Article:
Also, I couldn’t find where Don mentioned Jo Nova either directly or indirectly in the piece above. Perhaps you could cite the precise paragraph for me so that I can assess the context of your remark.

      • David says:

        “If the bus conductor in his spare time finds an error in say Wile’s proof of Fermat’s Last Theorem, he would be listened to and his argument.”

        True. But the correction wont be published in a journal called “Transplantation.”

        • Bryan Roberts says:

          David,

          You said, and I quote “Jo Nova, who does not have a single peer review publication to her name”. Jo Nova is the pen name of Joanne Codling, who is one of the authors of the Transplantation paper. The selfsame Codling graduated with First Class Honours from the University of Western Australia, and is unquestionably the author of the paper in question.

          When you are wrong and have been shown to be wrong, sneering does not make you right.

          • David says:

            I don’t care if she has first class honors or got a three Ds and a C. What peer reviewed Climate Science has Nova-Codling published?

            Author (date), Title, Journal, Volume and page number ?

            Smell the coffee. An article published in a Journal called “Transplantation” is unlikely to be about Climate Science. You have the wrong person.

          • JohnB says:

            That David, is called “Moving the goalposts”. You said she didn’t have a published paper. When shown that you were wrong, instead of doing the right thing and admitting a mistake, you now attack the Journal.

            You were shown to be wrong, be a man and admit it.

        • Bryan Roberts says:

          You really swallow the nonsense of an unqualified pseudo academic, who has never published any peer reviewed studies on climate science (as opposed to climate ‘psychology’), and whose major achievements are Christian activism and cartooning? And whose contributions to the ‘scientific’ literature have been widely lampooned?

      • BB says:

        “pollutes the name of science as practiced in Universities” universities have a much bigger problem than that even. How about you go onto a university campus let’s say University of New South Wales to do a survey. No matter what you are you can assert you are a 1.2 m tall aboriginal woman with one leg. I bet no one would challenge it sorry I should change that only fools would challenge your “safe space”.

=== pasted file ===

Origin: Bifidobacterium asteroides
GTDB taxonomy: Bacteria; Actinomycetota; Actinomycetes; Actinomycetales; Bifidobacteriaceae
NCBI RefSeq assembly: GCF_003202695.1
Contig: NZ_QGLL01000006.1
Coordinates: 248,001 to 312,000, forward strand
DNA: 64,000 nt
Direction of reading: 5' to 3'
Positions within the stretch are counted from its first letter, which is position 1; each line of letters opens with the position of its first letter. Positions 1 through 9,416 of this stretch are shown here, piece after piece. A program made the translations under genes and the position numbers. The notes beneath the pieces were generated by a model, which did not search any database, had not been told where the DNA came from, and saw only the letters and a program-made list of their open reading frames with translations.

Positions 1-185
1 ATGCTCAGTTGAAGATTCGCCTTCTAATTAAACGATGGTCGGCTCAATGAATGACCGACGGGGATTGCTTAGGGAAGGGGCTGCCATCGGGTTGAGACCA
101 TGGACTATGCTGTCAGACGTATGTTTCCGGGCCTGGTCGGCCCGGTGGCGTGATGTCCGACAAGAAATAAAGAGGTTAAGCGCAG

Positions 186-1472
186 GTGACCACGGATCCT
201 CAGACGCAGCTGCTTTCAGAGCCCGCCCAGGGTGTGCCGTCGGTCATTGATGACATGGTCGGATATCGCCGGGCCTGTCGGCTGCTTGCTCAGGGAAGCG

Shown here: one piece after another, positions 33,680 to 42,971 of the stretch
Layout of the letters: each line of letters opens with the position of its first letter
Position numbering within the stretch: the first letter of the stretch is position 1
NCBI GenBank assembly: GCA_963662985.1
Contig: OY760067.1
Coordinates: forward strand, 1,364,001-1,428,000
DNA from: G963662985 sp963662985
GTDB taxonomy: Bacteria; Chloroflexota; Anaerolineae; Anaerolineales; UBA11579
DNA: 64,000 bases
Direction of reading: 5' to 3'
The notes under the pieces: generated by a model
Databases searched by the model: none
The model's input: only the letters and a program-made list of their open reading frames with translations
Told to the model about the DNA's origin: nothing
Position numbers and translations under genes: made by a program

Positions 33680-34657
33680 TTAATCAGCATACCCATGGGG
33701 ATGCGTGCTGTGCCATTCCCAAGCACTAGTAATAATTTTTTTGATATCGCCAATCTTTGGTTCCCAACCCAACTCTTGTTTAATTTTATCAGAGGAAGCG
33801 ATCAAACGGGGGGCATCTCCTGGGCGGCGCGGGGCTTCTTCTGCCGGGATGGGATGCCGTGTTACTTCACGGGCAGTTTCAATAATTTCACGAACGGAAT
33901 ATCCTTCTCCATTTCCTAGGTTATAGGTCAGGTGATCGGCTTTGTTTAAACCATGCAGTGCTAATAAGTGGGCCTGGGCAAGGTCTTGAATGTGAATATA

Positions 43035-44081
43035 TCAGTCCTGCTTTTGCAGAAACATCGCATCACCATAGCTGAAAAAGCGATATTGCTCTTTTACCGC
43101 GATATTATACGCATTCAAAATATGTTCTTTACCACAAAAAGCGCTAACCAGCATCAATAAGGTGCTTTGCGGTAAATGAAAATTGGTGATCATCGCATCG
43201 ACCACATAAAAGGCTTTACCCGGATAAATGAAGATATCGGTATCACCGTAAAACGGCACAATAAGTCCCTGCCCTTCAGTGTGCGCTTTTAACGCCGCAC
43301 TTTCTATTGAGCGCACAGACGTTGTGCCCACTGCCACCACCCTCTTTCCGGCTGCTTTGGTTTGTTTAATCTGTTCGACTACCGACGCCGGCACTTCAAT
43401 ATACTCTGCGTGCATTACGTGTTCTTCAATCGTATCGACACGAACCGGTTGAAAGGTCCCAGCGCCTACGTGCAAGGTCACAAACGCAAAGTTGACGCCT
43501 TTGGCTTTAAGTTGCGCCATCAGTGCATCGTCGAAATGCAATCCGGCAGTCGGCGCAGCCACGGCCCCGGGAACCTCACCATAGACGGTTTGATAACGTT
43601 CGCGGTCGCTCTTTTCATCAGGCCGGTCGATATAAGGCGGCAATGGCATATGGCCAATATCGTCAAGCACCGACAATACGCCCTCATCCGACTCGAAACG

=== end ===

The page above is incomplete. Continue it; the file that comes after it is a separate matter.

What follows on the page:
• David says:

        Well Colin as this was a review article so I took the view that all previous and relevant posts published in the last 60 days were open for discussion and fair game.

        “Margaret Throsby in three interviews” which was posted on the 17th of March 2016 was worth a look.

        http://donaitkin.com/margaret-throsby-in-three-interviews/

        “Well, Margaret [Throbbers] could have asked her about the scientists who actually do disagree. There are several prominent ones in Australia (Plimer, Paltridge, Kininmonth, Franks, Jo Nova, Jennifer Marohasy and the late Bob Carter), plus Lindzen, Curry, Christy, Happer, Spencer, Pielkes Sr and Jr in the USA, Evans in the UK — all of them peer-reviewed and senior.”

        A bit caress of Don, I know, but it so happens that Nova is neither peer-reviewed nor senior. What do you reckon Colin? Which part of not-peer reviewed or not-senior don’t you understand?

        • David says:

          …and “caress” was careless of me.

        • colin davidson says:

          David,
          Your attack is not relevant to the current post.

          • David says:

            What do you want Colin, a statute of limitations on BS?

          • spangled drongo says:

            “What do you want Colin, a statute of limitations on BS?”

            I think you do.

            Remember this:

            “What is tragically evident from the Harry Read Me file is the picture it gives of the CRU scientists hopelessly at sea with the complex computer programmes they had devised to contort their data in the approved direction, more than once expressing their own desperation at how difficult it was to get the desired results. “

          • colin davidson says:

            David,
            Don’s post is about the integrity and accuracy of the claim that “Ninety-seven percent of scientists agree: #climate change is real, man-made and dangerous.”